My favorite errands were the ones that were free.  No surprise there.  I dropped off the soil samples from Full Heart Farm (I can't help but smile at how official that sounds) at the CT Agriculture Experiment Station.  The scientists there will analyze any soil samples for CT residents at no charge.  They look at soil nutrient levels, organic matter, and a slew of other factors that can tell you about the quality of your soil.  You can also note a particular crop you are interested in growing (ie. blueberries, sweet corn, pumpkins) and they will make recommendations for soil amendments (ie fertilizer, lime, compost) to help improve your production.  It's a really wonderful service.

After dropping off my soil samples, I headed down the street to the Yale Farm - a small student run farm right in the middle of New Haven (perhaps not geographically, but that's how it feels to me).  Earlier in the spring I had sold the university a half-dozen of my best and brightest pullets (ivy league, teenage-chicks) to raise as egg-layers.  They were a huge hit and quickly became an important part of the farm.  At the end of the summer, when I was looking to move to Mystic and needed to downside my flock, they graciously adopted 5 more of my girls.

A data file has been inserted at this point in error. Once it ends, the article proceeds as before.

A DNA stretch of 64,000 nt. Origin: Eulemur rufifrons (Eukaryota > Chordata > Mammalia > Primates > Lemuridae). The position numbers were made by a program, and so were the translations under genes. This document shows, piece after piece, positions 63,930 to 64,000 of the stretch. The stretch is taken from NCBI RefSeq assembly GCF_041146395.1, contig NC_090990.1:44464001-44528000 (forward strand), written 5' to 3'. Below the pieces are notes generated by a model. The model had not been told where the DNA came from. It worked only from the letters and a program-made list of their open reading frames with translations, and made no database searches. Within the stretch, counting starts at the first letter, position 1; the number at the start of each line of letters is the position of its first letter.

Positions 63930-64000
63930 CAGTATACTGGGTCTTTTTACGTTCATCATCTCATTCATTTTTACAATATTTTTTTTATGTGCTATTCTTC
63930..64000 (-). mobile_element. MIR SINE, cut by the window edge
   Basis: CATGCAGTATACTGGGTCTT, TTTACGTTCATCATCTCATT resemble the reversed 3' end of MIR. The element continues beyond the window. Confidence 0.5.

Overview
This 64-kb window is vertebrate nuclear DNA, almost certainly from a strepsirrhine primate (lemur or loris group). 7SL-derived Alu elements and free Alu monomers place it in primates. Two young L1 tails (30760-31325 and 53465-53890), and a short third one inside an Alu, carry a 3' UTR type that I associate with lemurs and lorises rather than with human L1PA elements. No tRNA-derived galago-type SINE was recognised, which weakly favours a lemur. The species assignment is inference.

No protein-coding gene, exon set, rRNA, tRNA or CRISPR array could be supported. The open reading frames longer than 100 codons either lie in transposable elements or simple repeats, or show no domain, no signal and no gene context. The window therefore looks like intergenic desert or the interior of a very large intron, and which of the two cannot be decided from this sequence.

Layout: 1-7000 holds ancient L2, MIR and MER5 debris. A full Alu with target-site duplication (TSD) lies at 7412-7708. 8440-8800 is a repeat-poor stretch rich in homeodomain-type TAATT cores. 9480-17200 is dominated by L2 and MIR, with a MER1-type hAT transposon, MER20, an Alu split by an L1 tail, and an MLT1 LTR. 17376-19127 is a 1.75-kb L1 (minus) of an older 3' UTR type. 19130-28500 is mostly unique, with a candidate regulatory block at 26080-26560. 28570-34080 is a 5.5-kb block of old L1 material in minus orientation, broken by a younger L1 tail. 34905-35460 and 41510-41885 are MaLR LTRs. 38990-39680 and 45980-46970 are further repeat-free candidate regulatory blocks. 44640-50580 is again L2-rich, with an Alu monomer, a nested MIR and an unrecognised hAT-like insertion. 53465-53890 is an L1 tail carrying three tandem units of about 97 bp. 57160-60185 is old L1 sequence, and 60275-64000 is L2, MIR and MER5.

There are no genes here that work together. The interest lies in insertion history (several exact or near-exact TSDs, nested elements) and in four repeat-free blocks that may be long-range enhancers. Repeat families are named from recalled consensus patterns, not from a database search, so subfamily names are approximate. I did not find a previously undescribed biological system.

Even though they are just chickens, I have been wondering since that night I dropped the chickens off if I had made the right decision.  I needed to make more space at home and make things easier for K, the chicken babysitter, but it was difficult to choose who would leave.  Yesterday any residual guilt was lifted.  Buckeye, Stripes, RoadRunner, Barrington, and Rosie had adjusted beautifully and looked SO happy.  At the Yale Farm they have the constant attention of visitors, lots of tasty dining hall leftovers, and plenty of space to explore the gardens from their movable coop.  The farmers there are so happy to have them and I couldn't be more happy that they have a good home.